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What You Likely Never Noticed About The Binary Code In Futurama

There's no denying that "Futurama" has some impressively deep references hidden throughout its episodes. With one of the most highly-educated writing staffs of any cartoon in history (via Nerdist), the series spares no expense in calling back to literature, science, science fiction, and math. They even went so far as to develop two different ciphers in the form of alien languages (via The Infosphere). Any time viewers see alien text in the series, they can actually decode what it says with little to no effort.

However, the two alien languages are just the tip of the Easter egg iceberg. As it turns out, just because the "Futurama" writing staff made their own cipher, doesn't mean it's the only language they are liable to use. Bender, along with other robot characters in the show, frequently use binary code. What you likely never noticed about the binary code in "Futurama," however, is that it often means something.

The hidden messages of Futurama's binary

Likely the best example of a binary message in "Futurama" comes in the episode "The Honking," when the Planet Express crew sees bloody binary text appear on the walls of Bender's haunted family mansion. The text reads "0101100101," which as Bender says is "just gibberish" when translated into English. Backwards, however, the message translates to "666," causing Bender to freak out when he reads the message in a mirror.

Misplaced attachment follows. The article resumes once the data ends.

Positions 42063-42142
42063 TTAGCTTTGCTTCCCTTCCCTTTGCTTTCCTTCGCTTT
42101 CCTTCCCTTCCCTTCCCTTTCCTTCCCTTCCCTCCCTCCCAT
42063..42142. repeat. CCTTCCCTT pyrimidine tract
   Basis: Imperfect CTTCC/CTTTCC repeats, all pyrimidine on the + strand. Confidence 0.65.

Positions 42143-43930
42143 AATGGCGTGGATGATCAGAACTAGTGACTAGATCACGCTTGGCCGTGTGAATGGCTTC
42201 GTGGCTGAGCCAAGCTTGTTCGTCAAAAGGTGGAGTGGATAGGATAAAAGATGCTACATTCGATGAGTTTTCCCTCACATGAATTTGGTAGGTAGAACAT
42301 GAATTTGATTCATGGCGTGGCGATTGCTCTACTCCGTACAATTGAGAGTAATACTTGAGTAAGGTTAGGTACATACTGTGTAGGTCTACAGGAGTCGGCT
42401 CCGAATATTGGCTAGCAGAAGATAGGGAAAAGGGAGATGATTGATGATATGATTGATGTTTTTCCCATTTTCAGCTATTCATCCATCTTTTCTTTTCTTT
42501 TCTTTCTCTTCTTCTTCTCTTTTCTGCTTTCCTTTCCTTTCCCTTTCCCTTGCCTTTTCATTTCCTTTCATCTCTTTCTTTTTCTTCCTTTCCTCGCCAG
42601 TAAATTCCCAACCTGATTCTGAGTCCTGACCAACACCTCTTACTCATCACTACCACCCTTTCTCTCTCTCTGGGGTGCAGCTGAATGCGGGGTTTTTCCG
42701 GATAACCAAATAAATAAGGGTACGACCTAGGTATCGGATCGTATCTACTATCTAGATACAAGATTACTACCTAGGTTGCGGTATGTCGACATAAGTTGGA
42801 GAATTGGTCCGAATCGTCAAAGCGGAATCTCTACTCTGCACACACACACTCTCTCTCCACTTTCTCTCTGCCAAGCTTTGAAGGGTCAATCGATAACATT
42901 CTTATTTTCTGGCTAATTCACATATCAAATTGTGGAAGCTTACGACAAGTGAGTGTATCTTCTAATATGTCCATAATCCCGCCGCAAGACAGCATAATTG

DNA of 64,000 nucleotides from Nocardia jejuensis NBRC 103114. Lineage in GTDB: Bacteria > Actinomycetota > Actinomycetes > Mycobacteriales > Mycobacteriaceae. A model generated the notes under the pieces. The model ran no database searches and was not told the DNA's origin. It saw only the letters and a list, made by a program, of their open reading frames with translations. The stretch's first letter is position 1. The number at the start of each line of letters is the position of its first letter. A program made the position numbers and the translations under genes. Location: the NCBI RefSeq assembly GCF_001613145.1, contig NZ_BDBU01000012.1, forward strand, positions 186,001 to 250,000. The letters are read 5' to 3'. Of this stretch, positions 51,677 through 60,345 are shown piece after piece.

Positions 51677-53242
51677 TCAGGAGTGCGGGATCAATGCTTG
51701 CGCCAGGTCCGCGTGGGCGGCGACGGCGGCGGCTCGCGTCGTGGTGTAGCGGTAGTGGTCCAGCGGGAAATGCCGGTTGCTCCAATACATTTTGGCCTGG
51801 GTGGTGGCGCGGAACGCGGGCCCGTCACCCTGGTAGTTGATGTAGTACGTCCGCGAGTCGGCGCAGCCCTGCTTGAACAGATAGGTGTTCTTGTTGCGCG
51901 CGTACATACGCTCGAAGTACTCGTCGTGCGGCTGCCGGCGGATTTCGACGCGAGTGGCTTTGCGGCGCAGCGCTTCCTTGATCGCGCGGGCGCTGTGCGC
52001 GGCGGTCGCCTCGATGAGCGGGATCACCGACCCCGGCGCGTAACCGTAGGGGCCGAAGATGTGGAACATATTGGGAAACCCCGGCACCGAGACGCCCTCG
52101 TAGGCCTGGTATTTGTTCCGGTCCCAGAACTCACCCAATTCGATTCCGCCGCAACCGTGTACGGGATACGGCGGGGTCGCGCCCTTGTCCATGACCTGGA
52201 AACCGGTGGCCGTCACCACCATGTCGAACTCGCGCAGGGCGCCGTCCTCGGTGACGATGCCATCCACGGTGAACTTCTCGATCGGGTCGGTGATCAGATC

Another famous example of binary code in "Futurama" comes in the first film, "Bender's Big Score," as the secret Machine Time Code tattooed onto Fry's butt. There are many unique properties for this message, including the fact that it is a palindrome and can be read both frontwards and backwards, but when translated into english it reads "1'¡·" (via Fandom). This appears to be a reference to Fry's one-eyed love interest, Leela, though this is not officially confirmed.

Finally, Bender's binary apartment number translates to a dollar sign, which is a more-than appropriate choice for the greedy robot. Unfortunately, that's the final major binary reference in "Futurama." However, it's not the only computer science language that the writers know or use. Episodes like "Hell is Other Robots" and "I Roommate" make puns in the programming language BASIC, though only very rarely.

As cool as the coding language jokes are, the show's writers were still more keen on using their own alien language to make their hidden jokes.